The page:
Krause, N., & Ellison, C. G. (2003). Forgiveness by God, Forgiveness of Others, and Psychological Well-Being in Late Life

Journal of Psychology and Theology, Winter 2003 | Go to article overview

Krause, N., & Ellison, C. G. (2003). Forgiveness by God, Forgiveness of Others, and Psychological Well-Being in Late Life


Vol. 42(1), 77-94

Forgiveness has recently received increased scholarly attention due to its empirically supported enhancement of physical and psychological well-being. Such studies suggest that the ability to forgive results in less frequent symptoms of distress. The authors propose to investigate three aspects of forgiveness and psychological well-being that remain largely unexamined. The authors assert that most research on forgiveness examines the effects of forgiving others. The authors attempt to replicate findings by Toussaint et al. (2001), which suggest that forgiving others exerts a more beneficial effect on psychological distress and life satisfaction than forgiveness by God. Secondly, the authors recognize that forgiveness takes various forms and thus plan to examine the relative effects on psychological distress of unconditional forgiveness and forgiveness contingent on acts of contrition. Lastly, the authors examine the factors contributing to the requirement that transgressors performs acts of contrition and speculate that participants who feel forgiven by God may be more likely to forgive unconditionally.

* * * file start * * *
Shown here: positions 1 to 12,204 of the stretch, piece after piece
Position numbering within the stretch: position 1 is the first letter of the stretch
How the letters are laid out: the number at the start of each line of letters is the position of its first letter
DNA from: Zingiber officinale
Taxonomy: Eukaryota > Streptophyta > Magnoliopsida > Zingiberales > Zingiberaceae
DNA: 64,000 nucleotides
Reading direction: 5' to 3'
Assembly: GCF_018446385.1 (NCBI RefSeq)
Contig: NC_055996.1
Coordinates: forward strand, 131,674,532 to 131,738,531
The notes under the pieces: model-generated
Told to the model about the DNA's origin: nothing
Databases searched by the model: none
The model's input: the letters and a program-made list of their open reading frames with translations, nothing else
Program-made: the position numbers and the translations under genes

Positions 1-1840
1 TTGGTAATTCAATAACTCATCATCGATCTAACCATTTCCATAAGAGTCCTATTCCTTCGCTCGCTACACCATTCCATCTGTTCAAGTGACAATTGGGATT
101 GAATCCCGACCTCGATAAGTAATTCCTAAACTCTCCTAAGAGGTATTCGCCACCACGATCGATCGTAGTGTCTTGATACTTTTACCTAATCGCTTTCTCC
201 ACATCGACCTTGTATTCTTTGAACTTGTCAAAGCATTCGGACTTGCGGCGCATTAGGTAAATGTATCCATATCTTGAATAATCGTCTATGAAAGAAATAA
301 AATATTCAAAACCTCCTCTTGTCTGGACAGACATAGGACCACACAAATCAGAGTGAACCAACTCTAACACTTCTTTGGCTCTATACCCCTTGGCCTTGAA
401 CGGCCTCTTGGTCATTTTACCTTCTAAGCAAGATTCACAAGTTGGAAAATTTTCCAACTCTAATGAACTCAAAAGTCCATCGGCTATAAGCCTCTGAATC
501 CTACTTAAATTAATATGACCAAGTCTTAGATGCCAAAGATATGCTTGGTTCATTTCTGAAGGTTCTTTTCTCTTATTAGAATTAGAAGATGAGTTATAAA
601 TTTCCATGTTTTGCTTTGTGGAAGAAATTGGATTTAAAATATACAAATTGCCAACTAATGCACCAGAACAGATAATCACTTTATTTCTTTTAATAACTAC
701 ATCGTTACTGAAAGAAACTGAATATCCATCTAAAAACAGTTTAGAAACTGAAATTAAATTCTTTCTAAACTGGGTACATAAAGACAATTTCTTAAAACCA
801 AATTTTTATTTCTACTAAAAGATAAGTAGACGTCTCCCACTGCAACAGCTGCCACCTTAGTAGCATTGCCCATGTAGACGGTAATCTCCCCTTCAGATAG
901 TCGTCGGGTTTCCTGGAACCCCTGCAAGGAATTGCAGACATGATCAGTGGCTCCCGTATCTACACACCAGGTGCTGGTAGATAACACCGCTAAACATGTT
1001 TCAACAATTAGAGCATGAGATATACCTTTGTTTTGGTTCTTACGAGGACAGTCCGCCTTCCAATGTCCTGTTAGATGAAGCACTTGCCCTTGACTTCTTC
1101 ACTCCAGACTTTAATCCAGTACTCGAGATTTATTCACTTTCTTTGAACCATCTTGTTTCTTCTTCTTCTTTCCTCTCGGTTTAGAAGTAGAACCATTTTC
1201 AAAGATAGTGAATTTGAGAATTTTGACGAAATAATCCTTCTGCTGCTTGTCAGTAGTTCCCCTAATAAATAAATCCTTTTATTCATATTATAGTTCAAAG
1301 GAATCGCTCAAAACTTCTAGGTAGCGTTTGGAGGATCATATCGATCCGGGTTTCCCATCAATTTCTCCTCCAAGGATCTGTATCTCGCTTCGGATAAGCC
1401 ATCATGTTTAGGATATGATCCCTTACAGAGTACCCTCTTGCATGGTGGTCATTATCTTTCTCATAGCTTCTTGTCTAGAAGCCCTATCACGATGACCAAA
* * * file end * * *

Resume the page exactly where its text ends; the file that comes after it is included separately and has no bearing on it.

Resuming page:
The data for this study come from a nationwide survey of older whites and African Americans. Identifying information was obtained from the Health Care Finance Administration Medicare Beneficiary Eligibility List. The sample was restricted to white and African American English-speaking household residents who were of at least 66 years of age and living in the continental United States. A total of 1,316 cases were analyzed, consisting of 51% whites and 48% female, with an average age of 74.5 years (SD = 6.4 years).

Prior to this study, Krause (2002) conducted focus groups, in-depth interviews, and cognitive interviews with older whites and African Americans in order to develop self-report items that reflect how such individuals experience religion in daily life. In the present study, three self-report items were used to assess whether participants feel resentful toward others, hold grudges, and are able to forgive. Experience of forgiveness by God was measured with a single self-report item. If participants indicated that they forgave others, they were asked to list any acts of contrition they required transgressors to complete. Life Satisfaction, or a subjective assessment of the overall conditions of life as compared to one's aspirations, was measured by two items from the Life Satisfaction Index A and one item constructed by the authors to assess overall life satisfaction.

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